Marketing Symbiosis: How your peers combine traditional marketing with social media, Facebook, blogs, and the rest of the digital world

If you’ve flipped through your favorite print magazine lately, you might have seen an ad for a product you’ve never seen advertised to consumers before – magazines. In fact, magazines now even have their own tagline – The Power of Print.

At the same time, the publishing industry is falling all over itself to promote the supremacy and fresh capabilities possible with every new digital distribution tool (Hearst is even looking at buying digital-marketing firm iCrossing). It is quite a post-modern experience for my print version of The Wall Street Journal to try to sell me on reading that issue on the iPad instead.traditional and digital marketing

The way the publishing industry has reacted to the digital world is akin to your wife trumpeting how wonderful your marriage has been at the same time she suggests you would have been much happier with her sister.

I kid because I love

I kid the publishing industry because I love it so much. In my job, I read every publication I can get my hands on, and savor the knowledge awaiting me in every bound issue that arrives in my mailbox.

But I’m also picking on the publishers because I don’t want to turn that harsh spotlight on myself and my fellow marketers. Truth be told, while all these digital developments are exciting and spark the creativity inherent in marketers, they’re also a little scary.

And while there are sublime examples of marketers combining the traditional with the 2.0, many marketers are losing money by not putting the puzzle pieces together correctly.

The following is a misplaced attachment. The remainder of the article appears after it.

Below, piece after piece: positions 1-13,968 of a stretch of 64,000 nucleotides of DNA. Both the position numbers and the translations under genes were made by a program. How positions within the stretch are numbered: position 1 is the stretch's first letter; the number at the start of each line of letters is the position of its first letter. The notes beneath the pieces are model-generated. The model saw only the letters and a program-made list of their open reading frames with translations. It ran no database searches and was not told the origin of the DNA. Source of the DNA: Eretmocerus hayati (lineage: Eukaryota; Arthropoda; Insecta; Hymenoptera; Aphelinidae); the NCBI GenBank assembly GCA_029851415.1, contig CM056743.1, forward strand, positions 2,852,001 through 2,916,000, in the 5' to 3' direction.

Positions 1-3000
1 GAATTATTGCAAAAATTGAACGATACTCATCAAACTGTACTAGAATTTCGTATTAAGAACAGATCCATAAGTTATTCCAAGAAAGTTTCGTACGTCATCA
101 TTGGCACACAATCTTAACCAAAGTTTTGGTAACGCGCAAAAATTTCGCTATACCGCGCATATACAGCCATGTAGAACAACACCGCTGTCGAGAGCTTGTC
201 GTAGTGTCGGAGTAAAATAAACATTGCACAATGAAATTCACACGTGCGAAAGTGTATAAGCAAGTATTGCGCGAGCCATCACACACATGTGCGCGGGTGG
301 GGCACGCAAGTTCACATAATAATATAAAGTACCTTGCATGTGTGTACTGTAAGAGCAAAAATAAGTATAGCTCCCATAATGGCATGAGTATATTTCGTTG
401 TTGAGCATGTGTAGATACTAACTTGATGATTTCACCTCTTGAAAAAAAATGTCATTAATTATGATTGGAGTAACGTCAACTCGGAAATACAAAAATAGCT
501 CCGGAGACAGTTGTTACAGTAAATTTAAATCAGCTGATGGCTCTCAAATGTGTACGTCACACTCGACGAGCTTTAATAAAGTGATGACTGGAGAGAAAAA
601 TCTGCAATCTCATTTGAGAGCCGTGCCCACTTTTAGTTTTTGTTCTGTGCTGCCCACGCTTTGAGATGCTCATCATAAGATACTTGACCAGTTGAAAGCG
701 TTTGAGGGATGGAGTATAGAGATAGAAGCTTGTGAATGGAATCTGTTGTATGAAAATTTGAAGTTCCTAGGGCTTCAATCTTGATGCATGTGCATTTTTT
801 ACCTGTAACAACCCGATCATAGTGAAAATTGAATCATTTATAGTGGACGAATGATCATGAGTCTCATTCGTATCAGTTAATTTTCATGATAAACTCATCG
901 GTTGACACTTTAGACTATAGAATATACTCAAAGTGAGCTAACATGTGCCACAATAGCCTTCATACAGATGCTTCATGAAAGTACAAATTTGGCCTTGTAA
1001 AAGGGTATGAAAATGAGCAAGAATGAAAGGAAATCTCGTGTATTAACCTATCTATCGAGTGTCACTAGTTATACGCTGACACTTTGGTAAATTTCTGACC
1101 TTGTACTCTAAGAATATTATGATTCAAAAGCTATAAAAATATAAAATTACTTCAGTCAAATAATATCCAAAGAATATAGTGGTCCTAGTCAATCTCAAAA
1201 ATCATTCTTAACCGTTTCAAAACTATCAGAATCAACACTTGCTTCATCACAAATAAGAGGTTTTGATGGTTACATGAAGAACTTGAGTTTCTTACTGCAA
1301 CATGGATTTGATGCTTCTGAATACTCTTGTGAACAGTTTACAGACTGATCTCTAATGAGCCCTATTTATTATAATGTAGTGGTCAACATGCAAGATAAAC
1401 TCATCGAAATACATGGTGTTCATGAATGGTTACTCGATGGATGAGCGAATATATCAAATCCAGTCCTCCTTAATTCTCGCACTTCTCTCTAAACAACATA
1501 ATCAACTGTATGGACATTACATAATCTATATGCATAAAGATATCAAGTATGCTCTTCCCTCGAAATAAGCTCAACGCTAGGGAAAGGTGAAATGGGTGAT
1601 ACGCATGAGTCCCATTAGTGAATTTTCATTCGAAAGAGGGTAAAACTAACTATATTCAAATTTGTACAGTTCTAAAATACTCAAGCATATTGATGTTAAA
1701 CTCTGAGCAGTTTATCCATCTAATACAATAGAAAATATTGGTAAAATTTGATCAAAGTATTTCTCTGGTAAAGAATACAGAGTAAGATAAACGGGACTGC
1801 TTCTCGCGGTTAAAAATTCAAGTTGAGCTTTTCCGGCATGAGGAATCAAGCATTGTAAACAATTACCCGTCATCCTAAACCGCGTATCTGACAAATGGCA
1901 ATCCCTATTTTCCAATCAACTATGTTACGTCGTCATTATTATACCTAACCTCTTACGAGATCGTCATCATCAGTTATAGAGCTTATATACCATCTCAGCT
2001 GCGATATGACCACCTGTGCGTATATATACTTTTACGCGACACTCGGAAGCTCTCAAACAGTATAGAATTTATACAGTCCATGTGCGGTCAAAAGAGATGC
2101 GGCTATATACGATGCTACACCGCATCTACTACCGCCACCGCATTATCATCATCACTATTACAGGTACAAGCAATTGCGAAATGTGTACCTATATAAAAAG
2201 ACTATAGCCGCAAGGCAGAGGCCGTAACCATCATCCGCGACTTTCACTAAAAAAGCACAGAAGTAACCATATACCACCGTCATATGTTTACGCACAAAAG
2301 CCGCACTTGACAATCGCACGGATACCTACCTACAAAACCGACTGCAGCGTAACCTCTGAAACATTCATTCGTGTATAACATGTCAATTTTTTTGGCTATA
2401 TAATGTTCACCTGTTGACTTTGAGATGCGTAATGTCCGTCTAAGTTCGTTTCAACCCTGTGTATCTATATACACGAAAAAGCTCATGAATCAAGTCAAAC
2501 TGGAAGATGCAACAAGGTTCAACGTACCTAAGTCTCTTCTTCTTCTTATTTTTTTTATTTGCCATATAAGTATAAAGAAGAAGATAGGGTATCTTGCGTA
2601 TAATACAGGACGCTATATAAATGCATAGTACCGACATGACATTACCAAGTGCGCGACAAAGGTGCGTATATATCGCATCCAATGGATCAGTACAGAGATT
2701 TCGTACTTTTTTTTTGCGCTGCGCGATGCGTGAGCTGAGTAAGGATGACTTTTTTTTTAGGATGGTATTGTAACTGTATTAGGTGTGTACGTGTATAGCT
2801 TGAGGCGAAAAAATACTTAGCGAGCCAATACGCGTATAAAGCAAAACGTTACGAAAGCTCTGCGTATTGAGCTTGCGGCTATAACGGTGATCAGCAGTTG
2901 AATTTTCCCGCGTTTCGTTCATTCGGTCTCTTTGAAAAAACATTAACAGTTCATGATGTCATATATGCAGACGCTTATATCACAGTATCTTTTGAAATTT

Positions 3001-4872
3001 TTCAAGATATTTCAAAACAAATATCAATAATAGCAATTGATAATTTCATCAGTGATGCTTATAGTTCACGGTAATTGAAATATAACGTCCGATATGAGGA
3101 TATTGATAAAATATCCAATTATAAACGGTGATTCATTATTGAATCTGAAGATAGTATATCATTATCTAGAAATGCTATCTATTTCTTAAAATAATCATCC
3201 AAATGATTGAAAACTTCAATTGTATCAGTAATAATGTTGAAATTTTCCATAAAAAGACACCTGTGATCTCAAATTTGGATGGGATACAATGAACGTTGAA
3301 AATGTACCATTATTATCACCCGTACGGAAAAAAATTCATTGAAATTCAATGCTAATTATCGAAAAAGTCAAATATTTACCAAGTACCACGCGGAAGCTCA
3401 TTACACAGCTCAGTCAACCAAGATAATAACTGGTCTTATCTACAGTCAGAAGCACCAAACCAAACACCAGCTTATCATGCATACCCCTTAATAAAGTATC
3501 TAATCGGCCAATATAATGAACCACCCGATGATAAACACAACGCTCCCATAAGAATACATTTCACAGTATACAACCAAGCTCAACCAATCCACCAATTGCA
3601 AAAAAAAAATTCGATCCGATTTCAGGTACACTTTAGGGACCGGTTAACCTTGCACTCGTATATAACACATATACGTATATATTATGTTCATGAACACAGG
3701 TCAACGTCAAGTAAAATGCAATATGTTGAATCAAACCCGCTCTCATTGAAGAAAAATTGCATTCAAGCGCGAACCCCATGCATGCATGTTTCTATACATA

On our free April 28th web clinic – Integrate Your Marketing: How one company combined offline and online marketing to increase subscriptions by 124% – we’ll share the latest discoveries to help you do just that. In the meantime, here is a look at how your peers are making the connection…

Start with the problem

For too long marketing budgets have been set and then an arbitrary percentage, say 10%, went to online without a true understanding of its impact. My firm, WCM, no longer differentiates between traditional and online because the separation is not necessary and new tools are constantly being developed. Online is mainstream.

Moving forward: Start with the business problem. Then make a list of the techniques you can use to solve that problem with marketing. Prioritize the list and diagram the best course of action. See where the connections lead – I suspect traditional is driving interaction through online channels.